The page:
Assignments On Phones

I keep warning my middle school eighth grades students that one day they’ll groan at the teacher about assignments given on their phones. I predicted it would happen to them in high school, but they had their doubts. Seems this may be closer than they realize:

Teachers begin using cell phones for class lessons — AP: Yahoo! Tech

The students in the article are like mine — they love their phones. My students think they would love to use them at school. They don’t realize that they’d have to learn to use them in a way that helps them learn. Adults have had to learn (or still have to learn) how to use the technology in a way that doesn’t cause problems. It was interesting to watch this learning happen as I went through college and grad school.

Eventually, students won’t crave the use of their phones in class, but I am excited about the thought of the first time I’m allowed by my district to start including such common technology in the classroom.

Update 24 June 2010: My district has added portable electronics to the list of things I can “request approval” of for a lesson. I just have to design a lesson and fill out the form, and then the Director of Instruction for my building signs off on it. Now I have two choices: quickly include it in a lesson as a gimmick, or spend some real time thinking about the most authentic and effective use of personal tech to enhance lessons I teach.

Teachers and Social Networking with Dual Personas

(edit: six months later, here’s a related article: Facebook’s Gone Rogue; It’s Time for an Open Alternative | Epicenter |

“He accidentally hit ‘accept as friend’ and realized what he had done and quickly undid it,” one teacher told us about another in our building during our lunchtime discussion of a certain social networking site this week. The clumsy teacher had to fix his mistake because he was concerned about the student who tried to friend him having access to personal information.

I have had accounts with most of the social networking services since each one was started. This is the result of hearing about their creation while listening to netcasts such as those on the TWiT network. I sign up for every new service, so I can reserve the username “mrHeyer” (or something close), and to see if it will have a positive affect on my life in any way. The services never caught on much with my friends because we already have our own websites as our web presence and prefer to communicate via text, IM, on the phone, or in person.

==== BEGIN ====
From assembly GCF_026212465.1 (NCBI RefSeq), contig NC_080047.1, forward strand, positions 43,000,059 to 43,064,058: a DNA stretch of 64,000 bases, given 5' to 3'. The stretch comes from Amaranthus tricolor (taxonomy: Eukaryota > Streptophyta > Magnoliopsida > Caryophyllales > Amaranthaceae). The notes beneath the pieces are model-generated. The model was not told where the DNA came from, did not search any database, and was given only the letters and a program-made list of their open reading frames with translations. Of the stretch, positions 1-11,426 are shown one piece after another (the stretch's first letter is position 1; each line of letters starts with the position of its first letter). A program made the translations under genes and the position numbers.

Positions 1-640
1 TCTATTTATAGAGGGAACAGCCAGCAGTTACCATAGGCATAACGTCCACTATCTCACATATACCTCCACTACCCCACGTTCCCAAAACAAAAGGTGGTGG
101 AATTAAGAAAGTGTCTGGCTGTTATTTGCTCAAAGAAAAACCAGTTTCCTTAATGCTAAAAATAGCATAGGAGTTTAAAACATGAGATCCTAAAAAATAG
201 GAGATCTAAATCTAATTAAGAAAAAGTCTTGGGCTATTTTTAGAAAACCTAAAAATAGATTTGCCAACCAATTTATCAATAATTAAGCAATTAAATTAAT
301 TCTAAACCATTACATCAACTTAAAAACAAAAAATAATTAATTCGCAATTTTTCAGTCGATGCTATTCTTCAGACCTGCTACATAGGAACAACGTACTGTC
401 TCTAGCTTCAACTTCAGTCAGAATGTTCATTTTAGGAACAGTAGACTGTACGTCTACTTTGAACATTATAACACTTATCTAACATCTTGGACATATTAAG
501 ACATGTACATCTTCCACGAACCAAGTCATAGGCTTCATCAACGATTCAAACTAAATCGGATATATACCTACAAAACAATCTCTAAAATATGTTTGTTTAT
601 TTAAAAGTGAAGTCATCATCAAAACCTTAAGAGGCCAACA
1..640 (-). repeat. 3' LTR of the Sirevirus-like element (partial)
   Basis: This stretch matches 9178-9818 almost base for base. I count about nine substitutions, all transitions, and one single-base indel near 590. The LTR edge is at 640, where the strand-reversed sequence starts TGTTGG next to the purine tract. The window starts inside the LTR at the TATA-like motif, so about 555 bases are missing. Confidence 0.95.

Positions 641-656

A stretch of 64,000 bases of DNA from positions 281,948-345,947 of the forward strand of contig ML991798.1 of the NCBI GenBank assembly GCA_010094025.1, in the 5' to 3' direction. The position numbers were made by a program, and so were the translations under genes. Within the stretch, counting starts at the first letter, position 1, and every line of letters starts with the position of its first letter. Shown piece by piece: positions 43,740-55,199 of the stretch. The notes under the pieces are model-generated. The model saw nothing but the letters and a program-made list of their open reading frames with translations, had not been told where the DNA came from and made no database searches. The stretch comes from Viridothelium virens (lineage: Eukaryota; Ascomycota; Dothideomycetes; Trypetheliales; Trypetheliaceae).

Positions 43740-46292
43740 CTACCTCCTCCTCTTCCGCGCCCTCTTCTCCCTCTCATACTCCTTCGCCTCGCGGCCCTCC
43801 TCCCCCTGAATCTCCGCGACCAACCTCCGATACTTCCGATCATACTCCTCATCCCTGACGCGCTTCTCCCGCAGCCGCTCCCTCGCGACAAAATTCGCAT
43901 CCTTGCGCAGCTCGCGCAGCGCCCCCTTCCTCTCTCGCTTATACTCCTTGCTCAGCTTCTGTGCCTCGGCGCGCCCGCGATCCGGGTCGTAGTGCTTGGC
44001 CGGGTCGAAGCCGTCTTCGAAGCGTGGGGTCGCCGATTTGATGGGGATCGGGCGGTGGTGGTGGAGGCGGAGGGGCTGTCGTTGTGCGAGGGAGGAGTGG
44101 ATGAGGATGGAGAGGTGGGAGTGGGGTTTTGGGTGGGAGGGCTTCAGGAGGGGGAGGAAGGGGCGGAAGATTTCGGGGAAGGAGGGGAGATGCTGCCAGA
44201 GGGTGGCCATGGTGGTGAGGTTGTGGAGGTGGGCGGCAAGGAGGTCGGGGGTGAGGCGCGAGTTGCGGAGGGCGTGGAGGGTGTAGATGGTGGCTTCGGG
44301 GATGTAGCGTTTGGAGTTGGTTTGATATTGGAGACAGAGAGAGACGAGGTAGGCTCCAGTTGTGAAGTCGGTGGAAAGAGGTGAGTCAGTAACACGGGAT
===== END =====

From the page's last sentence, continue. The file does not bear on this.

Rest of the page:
Now that I have an audience, and because my website is focused on academic content, I have been feeling that social networking would offer me a way to share other interests with my students. When I was a student in elementary, middle, and high school, I always learned more from teachers who showed they were interested in more than just their content areas. Those that lived too much within their love of the subject weren’t as successful at luring me into an appreciation of the material. I find as a teacher, students appreciate when I get chance to share my interest in science, music, art, gadgets, and more. I don’t get that chance as often as I would like during class, so sharing on the web seems like a great option.

So, how am I planning share only the parts of my life I choose while keeping other parts private?  The answer: two accounts per service.  It is against the terms of service of some services, though Facebook Pages are one way to do this in with permission of the social network. I hope in the future more services offer this kind of split personality functionality, even if it’s just for public figures such as teachers.

Now, how do I make sure students only find the accounts I want them to? I have created links from my website to each of my accounts. This way search engines are more familiar with those accounts than the ones I use to keep in contact with my friends and family. When a student searches for me, they find the accounts I want them to. A recent post on the Official Google Blog titled, “Managing your reputation through search results,” discusses this strategy (by encouraging people to make Google profile pages) to help manage one’s online persona. The intention of the Google Blog post is to create your canonical identity on the web, but it would work just as well to create two personas instead.